The question every veterinarian wishes they were asked before Christmas. How can I make my pet safe during the holidays? 

Nothing can spoil holiday cheer like an emergency visit to a veterinary clinic. After operating Veterinary Urgent care for six years here are my Holiday Safety Tips for your Pets:

  • Keep people food out of the reach of your pet, and ask your Uncle Eddy to do the same. We consume a lot of food during the Christmas holidays, and our pets have to watch. Do not feed your pet table food but have a few healthy pet treats available instead. 
  • Keep food away from the edge of the counters. Christmas is training time for counter surfers. Our dog, who does not get human food, unless Uncle Eddy stops over, grabbed a whole pizza off of the counter last week. (Confessions of a veterinarian). It was my fault; I left the pizza close to the edge. And sure enough, when I was not paying attention, she ate the whole thing. Eating a pizza was dangerous and could cause pancreatitis. Thankfully she is ok, but she was sluggish for a day or two.
  • Keep your pet away from human treats, especially those containing chocolate, xylitol, grapes/raisins, onions or other toxic foods.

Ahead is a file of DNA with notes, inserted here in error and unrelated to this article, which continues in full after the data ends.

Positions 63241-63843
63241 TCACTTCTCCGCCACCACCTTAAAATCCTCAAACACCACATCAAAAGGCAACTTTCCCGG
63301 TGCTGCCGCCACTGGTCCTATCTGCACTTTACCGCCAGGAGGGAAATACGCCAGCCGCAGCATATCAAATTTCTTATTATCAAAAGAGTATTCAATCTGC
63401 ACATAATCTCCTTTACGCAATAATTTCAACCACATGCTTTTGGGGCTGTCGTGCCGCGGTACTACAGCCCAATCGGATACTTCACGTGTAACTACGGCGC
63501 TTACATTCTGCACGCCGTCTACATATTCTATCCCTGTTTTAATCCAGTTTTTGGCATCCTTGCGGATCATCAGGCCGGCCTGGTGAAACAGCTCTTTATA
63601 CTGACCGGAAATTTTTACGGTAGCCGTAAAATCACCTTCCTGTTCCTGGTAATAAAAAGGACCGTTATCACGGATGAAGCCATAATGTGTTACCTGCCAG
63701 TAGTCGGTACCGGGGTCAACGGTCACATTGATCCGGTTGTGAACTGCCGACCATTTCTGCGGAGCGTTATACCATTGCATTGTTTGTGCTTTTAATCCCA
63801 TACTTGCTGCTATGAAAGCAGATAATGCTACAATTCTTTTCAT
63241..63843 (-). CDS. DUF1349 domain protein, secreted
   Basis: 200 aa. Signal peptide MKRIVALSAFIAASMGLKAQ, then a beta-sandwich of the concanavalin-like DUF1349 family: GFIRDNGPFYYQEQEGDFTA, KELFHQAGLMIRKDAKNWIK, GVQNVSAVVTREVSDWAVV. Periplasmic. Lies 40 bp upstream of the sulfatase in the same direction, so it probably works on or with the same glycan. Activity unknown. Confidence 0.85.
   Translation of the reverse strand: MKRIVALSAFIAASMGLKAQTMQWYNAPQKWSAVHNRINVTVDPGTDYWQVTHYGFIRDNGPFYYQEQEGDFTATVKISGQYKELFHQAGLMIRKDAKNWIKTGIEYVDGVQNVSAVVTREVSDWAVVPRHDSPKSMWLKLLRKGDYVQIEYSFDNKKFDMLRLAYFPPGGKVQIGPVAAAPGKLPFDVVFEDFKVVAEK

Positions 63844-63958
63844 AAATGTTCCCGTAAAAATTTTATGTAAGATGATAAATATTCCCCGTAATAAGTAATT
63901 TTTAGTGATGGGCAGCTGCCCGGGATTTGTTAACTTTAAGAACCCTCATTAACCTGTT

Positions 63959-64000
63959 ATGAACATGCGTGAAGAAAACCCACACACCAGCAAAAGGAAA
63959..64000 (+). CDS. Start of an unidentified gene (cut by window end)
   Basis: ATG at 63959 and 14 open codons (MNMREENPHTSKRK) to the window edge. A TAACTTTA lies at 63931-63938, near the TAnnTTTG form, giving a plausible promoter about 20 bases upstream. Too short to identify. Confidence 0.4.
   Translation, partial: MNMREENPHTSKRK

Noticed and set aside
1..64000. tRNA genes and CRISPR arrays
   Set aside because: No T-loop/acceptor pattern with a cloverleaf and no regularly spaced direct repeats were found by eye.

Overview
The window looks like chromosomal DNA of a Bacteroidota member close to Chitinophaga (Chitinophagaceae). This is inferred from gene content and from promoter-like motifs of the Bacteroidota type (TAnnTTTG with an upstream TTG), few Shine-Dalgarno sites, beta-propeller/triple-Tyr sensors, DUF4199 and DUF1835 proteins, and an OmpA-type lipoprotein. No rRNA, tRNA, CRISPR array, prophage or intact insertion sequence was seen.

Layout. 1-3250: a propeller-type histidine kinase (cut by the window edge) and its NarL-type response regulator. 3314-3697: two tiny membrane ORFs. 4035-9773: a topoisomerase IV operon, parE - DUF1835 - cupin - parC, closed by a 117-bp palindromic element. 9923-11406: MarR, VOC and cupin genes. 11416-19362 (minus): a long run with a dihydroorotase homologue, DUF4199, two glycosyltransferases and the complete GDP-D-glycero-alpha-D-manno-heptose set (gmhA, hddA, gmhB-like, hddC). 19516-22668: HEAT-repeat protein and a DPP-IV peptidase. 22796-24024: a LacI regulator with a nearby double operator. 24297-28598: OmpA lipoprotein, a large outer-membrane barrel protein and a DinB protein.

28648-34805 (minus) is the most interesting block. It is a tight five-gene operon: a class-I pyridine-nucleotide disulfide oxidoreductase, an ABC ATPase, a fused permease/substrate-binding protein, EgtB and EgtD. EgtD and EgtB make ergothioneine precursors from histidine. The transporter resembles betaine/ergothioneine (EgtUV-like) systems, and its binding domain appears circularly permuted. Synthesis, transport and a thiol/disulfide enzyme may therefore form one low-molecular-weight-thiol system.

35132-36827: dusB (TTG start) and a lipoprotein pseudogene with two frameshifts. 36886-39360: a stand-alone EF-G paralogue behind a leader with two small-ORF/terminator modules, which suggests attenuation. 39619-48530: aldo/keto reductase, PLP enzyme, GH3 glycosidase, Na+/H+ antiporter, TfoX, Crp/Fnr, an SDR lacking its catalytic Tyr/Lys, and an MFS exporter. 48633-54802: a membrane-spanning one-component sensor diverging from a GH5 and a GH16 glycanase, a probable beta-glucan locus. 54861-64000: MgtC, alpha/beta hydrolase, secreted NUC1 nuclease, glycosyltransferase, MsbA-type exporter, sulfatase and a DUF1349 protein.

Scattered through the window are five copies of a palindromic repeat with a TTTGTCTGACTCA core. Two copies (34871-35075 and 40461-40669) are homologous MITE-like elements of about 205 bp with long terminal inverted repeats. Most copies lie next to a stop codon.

• Turkey and Turkey skin can cause pancreatitis even in small amounts.
  • Yeast dough can cause painful gas and dangerous bloating
  • Do not leave your pet alone with lit candles, decorated trees or potpourri 
  • Keep Christmas plants (especially holly, mistletoe, and lilies) out of reach of pets.
  • Leave the tinsel off your tree if you have a cat. Tinsel can cut the inside of a cat’s intestine.
  • Lockdown your Christmas tree to keep it from falling over if your dog bumps it or your cat climbs it.
  • Hanging lemon-scented car air fresheners in the tree may deter your cat from climbing it.
  • Please provide a safe place for your pet to escape the excitement (such as a kennel, crate, perching place, scratching post shelf or hiding place) if you are entertaining.